Dr. Folsom later oversaw The Huntington Botanical Gardens’ donation of 1,300 “Pink Cloud” cherry trees to public organizations and institutions in Southern California and Arizona. This coincided with the 2012 Japan-U.S. Cherry Blossom Centennial, which commemorated the gift of cherry blossom trees in 1912 from Tokyo, Japan to Washington, D.C. He also spearheaded a large-scale restoration of the Japanese Garden to mark the site’s own centennial in the same year.
In 2013, the Consulate General of Japan in Los Angeles conferred on The Huntington Library, Art Collection and Botanical Gardens the Foreign Minister’s Commendation in recognition of their contribution to the promotion of mutual understanding between Japan and the U.S. through years of active involvement with cherry blossoms, a Japanese national symbol.
Mr. Alan Takeshi Nishio - Order of the Rising Sun, Gold Rays with Rosette
Mr. Alan Takeshi Nishio was born in 1945 in Manzanar, California and grew up in the Venice-Mar Vista area of Los Angeles. He received his B.A. in Political Science from the University of California, Berkeley in 1966 and his M.A. in Public Administration from the University of Southern California in 1968. He completed a certificate program in Asian Studies at Sophia University in Tokyo in 1972, after a six-month course of study. Thereafter he returned to the United States and became a prominent leader in the Japanese American community, dedicating his efforts to the community’s welfare and recognition in U.S. society.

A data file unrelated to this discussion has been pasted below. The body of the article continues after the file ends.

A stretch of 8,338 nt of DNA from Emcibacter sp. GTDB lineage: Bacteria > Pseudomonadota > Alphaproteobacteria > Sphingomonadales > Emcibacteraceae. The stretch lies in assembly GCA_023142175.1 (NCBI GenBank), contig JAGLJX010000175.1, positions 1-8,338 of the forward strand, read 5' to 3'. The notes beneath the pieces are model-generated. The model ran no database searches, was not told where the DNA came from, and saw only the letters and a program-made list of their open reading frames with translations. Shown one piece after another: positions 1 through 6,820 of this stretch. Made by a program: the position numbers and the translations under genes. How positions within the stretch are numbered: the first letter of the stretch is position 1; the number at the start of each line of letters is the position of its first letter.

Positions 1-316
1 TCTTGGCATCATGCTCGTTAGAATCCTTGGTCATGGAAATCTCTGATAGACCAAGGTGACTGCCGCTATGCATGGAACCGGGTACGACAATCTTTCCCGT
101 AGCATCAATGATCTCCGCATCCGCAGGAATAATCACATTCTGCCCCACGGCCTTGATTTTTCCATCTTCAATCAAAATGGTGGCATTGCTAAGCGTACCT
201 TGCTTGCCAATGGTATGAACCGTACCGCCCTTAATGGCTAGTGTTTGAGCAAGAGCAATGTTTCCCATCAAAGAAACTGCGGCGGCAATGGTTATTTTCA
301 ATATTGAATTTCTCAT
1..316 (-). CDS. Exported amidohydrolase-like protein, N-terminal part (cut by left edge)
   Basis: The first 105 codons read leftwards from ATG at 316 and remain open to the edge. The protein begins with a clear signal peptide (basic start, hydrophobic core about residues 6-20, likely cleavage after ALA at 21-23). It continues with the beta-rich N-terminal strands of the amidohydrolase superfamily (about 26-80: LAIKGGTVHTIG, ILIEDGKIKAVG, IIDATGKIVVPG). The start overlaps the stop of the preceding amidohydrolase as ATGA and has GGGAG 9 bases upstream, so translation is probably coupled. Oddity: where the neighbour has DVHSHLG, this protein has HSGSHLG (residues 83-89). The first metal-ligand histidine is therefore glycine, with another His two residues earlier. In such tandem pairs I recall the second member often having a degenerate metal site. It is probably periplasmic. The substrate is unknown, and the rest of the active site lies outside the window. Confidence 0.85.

Mr. Nishio has been involved with the Little Tokyo Service Center since its early years, serving as a Board Member from 1984, Board President from 1994-1998 and 2003-2014, and currently as Chair of the Board of Governors. Under his leadership, the center developed extensive services for Japanese language speakers, which are the only linguistically accessible services of their kind offered in the region. He also propelled the realization of the Budokan of Little Tokyo Project to bring a community sports center to the Little Tokyo neighborhood. Soon to break ground, the Budokan will advance the preservation and promotion of Japanese traditions in the Southern California region for generations to come.
Mr. Nishio has also been involved in various efforts to promote deeper understanding of the Japanese immigrant experience in the United States. He was Chair of the California Japanese American Community Leadership Council from 2005-2015. Mr. Nishio also played an instrumental role in the fight for Japanese Americans to attain redress as Founder and Co-Chair of the National Coalition for Redress/Reparations. His leadership from 1980-90 assisted in the passing of the Civil Liberties Act of 1988 and has greatly enhanced the understanding of Japanese Americans and their unique history, challenges, and triumphs in the U.S.